Turley: "Well, it's not working very well. Many federal judges have, in fact, really brought the Bush administration up to the bar of the court, and they have, in fact, rejected many of the arguments, including the Supreme Court of the United States. But the real check and balance for this type of thing rests with Congress. And Congress has done nothing. Do you realize that Congress has not even held a substantive investigation of the NSA operation, an operation that most of us believe was criminal, that the federal law defines quite clearly as a federal crime? Now, instead of investigating that, the Congress actually gave the President a standing ovation during the State of the Union speech when he promised to continue to violate that law, when he continued, he said he would continue this program. And the people who were responsible for passing the law that he was violating gave him a standing ovation. It was the most bizarre thing I've ever seen in my life. But now we have the architect of that program, who's been nominated to head the CIA. Now, that was not a natural choice because if you look at his record, it was actually fairly mixed. We're talking about General Hayden. General Hayden's accused of wasting as much as $2 billion when he was at the NSA on a program called Trail Blazer. Almost $2 billion. Normally that would be an impediment to advancement."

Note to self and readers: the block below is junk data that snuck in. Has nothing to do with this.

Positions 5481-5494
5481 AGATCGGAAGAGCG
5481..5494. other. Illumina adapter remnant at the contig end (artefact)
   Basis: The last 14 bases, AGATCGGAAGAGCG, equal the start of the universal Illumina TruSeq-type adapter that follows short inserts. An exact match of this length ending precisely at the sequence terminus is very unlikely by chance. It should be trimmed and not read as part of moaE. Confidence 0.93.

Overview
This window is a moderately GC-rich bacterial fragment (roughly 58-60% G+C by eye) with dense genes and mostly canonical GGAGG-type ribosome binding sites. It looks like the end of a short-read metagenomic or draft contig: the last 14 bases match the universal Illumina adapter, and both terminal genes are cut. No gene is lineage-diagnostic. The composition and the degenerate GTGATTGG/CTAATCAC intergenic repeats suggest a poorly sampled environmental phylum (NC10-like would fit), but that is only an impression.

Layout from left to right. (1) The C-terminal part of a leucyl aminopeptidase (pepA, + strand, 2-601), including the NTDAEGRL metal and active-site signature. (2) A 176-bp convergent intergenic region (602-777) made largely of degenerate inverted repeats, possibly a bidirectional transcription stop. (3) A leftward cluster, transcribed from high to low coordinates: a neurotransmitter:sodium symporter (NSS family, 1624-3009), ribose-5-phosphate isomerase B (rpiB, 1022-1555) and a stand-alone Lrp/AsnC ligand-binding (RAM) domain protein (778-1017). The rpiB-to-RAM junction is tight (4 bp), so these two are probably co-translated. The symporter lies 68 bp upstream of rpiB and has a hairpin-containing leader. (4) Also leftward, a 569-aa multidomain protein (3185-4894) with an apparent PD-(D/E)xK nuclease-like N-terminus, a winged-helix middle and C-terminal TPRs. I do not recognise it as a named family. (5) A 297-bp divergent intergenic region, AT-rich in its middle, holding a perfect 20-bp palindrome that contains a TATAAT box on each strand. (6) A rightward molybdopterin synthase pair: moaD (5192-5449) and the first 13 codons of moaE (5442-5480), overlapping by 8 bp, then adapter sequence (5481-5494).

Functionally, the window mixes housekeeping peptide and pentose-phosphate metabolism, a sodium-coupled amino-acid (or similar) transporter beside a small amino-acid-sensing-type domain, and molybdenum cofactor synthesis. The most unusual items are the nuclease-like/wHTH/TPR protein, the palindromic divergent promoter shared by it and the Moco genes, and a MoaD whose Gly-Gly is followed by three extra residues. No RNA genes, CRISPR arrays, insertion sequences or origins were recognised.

Olbermann: "I'm surprised he didn't get Secretary of the Treasury. The wartime argument that always comes back in these kind of debates about presidential powers, what's the history on that in terms of the Constitution and the presidents? Have presidents who have been, seemed to have stretched the Constitution, have they been investigated in wartime, even under the much stricter definitions of wartime we used to have?"

Turley: "Well, first of all, this president's theory of his power is now, I think, so extreme that it's unprecedented. He believes that he has the inherent authority to violate federal law. He has said that. Not just the signing statements, in the infamous torture memo that Alberto Gonzalez signed, it was stated that he could in some circumstances order federal officials to violate federal law. And this is consistent across the board with this president. Frankly, I'm not too sure of what he thought he was swearing to when he took the oath of office to uphold the Constitution and our laws. I've never seen a president who's so uncomfortable in his constitutional skin."

Olbermann: "All of this, Jonathan, has been likened to the swing of a pendulum, that this is Vice President Cheney, Defense Secretary Rumsfeld, harkening back to their days as rookies in the Ford administration, watching the fallout of presidential powers being cut back after the abuses of Richard Nixon. If that's true, if it is a pendulum, does the pendulum swing back? Can it? Will it?"

Turley: "Well, unfortunately, civil liberties don't swing back like other issues. Civil liberties is a very precious commodity. When you lose them, it tends to run out of your hand like sand, and it's hard to get it back. And that's one of the dangers here, that presidents, when they acquire power, rarely return it to the people. And so we have to be very concerned. This country is changing in a very significant way, and it's something that citizens have to think about because if there is a war on terror, and I believe that we must fight terror, obviously, but we're trying to defend that Constitution. And we're really at a point where the President is arguing about his own presidential power in ways that are the antithesis of that Constitution and the values that it contains."

Olbermann: "Constitutional law professor Jonathan Turley. As always, sir, thanks for your time. Thanks for joining us."

Turley: "Thanks, Keith."